One day I was playing chess with Anto. He was six years older than I was and had just a few weeks until he was going to exchange his uniform for civilian clothes. He was an intelligent man who worked as an engineer in a shipyard, and did he not believe
inthe lies the state media was feeding us withevery day. He told me that our country was in such debt that it would not take many years until the whole economy was bankrupt. I felt he was the only person I could talk to openly about my feelings and told him how I was getting depressed and frustrated because I did not know how I was going to manage to live though the coming months. Anto chuckled, waved his hand and said, “Mate, do you think I’m enjoying being here? Is it fun to be told off by a bumpkin who only yesterday tended sheep and goats and now because of his corporal rank believes he is more important than a general? But I’ll tell you, if you believe you have it difficult, wait until you see the Lieutenant. He is probably on holiday or sick leave, but he’ll return. My advice to you is to give him a wide berth whenever you can.”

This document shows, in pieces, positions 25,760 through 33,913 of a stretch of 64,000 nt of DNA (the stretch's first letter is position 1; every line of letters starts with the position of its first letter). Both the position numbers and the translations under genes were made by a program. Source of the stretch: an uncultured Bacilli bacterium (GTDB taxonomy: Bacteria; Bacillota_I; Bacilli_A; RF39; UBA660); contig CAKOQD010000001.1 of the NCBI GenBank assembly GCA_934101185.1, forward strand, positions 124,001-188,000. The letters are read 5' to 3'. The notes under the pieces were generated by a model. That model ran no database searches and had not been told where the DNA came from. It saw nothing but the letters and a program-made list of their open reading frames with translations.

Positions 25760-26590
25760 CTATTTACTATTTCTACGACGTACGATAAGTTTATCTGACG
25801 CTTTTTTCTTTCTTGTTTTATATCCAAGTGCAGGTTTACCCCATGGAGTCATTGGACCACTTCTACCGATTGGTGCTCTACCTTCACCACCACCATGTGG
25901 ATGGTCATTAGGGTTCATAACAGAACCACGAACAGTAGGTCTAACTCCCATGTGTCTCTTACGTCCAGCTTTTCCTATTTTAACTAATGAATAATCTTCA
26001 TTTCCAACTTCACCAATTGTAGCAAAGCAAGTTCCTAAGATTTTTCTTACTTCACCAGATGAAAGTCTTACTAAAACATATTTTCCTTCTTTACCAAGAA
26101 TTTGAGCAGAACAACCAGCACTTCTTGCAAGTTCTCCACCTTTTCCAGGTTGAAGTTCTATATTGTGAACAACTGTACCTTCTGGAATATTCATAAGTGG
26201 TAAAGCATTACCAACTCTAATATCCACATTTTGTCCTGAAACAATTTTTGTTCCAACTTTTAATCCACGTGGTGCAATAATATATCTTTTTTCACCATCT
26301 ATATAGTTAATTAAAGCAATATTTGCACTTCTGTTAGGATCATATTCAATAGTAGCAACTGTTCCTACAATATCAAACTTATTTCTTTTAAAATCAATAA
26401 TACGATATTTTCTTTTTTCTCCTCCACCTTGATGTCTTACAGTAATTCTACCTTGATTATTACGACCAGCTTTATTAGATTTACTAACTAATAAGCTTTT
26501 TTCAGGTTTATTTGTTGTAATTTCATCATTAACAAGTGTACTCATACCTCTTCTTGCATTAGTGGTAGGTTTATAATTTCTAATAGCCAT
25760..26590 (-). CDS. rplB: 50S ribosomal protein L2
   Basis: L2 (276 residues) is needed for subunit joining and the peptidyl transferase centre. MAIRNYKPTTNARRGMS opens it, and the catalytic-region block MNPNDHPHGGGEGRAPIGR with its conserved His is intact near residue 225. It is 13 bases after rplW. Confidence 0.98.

I wished to ask him more about the Lieutenant, but two soldiers came up and sat beside us, and I turned my attention to the game, trying to figure out how to save my queen from Anto’s attack.
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